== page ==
LAW FIRMS IN New South Wales eat up about 334,000 trees a year, a Gadens Lawyers review has revealed. However, the review does not simply lay the blame elsewhere. The firm admitted last week that its annual paper consumption is equivalent to at least eight football fields of Indonesian forest.
Gadens staff learned earlier this year that the firm’s Sydney office consumed 6,972,500 sheets of Indonesian sourced A4 paper in the 2003-04 financial year. This equates to the deforestation of about 11 acres of forest, including 2,266 trees. Each Gadens practitioner, the review revealed, consumed 24 trees worth of paper that year.
The firm has now overhauled its recycling systems, being part of a growing trend for businesses to fulfil their corporate social responsibilities (CSR).
A new environmental management system will introduce a plan for managing the firm’s impact on the environment, Gadens said last week. The firm has put in place new green initiatives, which include using 100 per cent recycled paper, paperless file storage, a recycling service for paper, toner cartridges, glass, plastic and metal, and the transition to the purchase of renewable energy.
“Lawyers are notorious for our paper usage,” Gadens managing partner Michael Bradley said. “Our environmental performance has been a disgrace like everyone else’s, and it’s something that the staff are becoming increasingly keen on. Like most, we have developed quite a refined approach to recycling at home, but are not so effective in the office,” he said.
The initiative, entitled “Greener Gadens”, has been a learning experience and of real practical benefit. I’m proud to be part of a firm that’s taking steps to improve its environmental performance.”
Greener Gadens, is part of the firm’s overall social responsibility program, Third Dimension. Under the program, the firm is improving its environmental performance, getting involved in the community and supporting the arts.
Initiatives such as this mark a growing trend of corporations fulfilling their social responsibilities, according to commentators. There is a current voluntary regime of CSR, which could be replaced by binding laws on how corporations will have to act, said Peter Lanius, director of Juno Consulting, specialists in CSR.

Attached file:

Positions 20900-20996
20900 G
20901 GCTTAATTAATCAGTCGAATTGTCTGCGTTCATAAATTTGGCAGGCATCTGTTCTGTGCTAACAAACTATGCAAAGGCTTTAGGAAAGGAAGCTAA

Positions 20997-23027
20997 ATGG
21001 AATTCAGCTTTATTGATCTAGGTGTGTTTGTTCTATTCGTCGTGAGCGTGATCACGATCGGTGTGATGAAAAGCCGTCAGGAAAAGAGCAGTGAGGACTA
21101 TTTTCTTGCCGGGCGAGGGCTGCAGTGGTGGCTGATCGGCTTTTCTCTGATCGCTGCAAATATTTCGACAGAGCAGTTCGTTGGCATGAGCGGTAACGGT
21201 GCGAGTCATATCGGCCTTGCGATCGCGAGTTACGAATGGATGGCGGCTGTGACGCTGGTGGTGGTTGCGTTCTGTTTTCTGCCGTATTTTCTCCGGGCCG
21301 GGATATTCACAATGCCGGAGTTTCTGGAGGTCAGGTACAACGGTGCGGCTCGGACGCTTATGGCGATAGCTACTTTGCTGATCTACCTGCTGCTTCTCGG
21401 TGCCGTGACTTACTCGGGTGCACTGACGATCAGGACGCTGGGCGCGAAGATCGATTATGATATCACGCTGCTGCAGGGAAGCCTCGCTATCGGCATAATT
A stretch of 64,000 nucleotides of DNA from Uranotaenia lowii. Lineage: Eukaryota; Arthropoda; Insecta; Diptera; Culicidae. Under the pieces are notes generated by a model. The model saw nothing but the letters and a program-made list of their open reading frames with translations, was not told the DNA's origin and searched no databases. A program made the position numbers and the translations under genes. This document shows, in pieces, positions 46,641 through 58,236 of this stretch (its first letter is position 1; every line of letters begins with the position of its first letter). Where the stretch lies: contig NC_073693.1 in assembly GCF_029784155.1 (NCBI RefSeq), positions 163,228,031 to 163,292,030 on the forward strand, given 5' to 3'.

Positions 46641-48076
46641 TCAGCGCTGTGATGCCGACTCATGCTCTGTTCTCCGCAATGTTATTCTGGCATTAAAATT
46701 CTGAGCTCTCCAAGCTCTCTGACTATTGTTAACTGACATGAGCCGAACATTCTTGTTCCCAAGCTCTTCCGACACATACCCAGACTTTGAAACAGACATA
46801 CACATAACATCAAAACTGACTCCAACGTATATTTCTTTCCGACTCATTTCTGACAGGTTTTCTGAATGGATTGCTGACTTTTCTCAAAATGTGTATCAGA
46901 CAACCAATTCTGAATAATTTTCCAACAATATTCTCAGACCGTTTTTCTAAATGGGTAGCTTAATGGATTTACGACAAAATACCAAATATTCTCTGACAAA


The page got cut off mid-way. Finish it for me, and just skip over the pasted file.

In an article published on e-journal Online Opinion, “Changes Ahead For Corporate Social Responsibility: The Values Tsunami”, Lanius said consumers demand that companies act responsibly and have started to make their purchasing decisions accordingly. But, he said, the corporate response so far has been piecemeal, “and more public relations than substance”.
“Even the largest Australian companies have no more than a handful of staff charged with driving corporate social responsibility. Their budgets remain minute compared to budgets for sponsorship or PR. Only a small percentage of the top 1,000 Australian companies publish a comprehensive social and environmental report,” said Lanius.
Gadens’ Bradley agreed that voluntary CSR is an increasing trend in law firms and businesses generally. He said major institutions are putting a lot of time and money into CSR, and are increasingly looking to their service providers to tell them what they are doing. “We are being asked by some clients what we are doing. There is a momentum growing.”
Fifteen years ago, he said, it would not have occurred to any businesses to ask these questions. “But this will be an increasing trend and we’ll probably ask this of our service providers. I think it will happen that you will predominantly deal with businesses that have a similar approach to your own,” Bradley said.
The Gadens initiative has already produced financial benefits for the firm, it said last week. The 100 per cent recycled paper is cheaper than the paper Gadensformerly used. As well, the Sydney office is now using less paper, and is encouraging paperless file storage, which has seen a cost reduction.
Pressed as to how much the firm had saved in costs, Bradley said “money saving is not really a motivator”. “I mean it’s nice to know it’s not going to cost us money but we’re more interested in not cutting down Indonesian rainforests,” he said.
At the launch of Greener Gadens last week, the firm discussed details of its Green Investment Trust, through which savings from improved environmental practices can be invested in resource trading schemes, which include greenhouse abatement projects. This provides an environmental offset for businesses, the firm said, by enabling them to achieve commercial rates of return.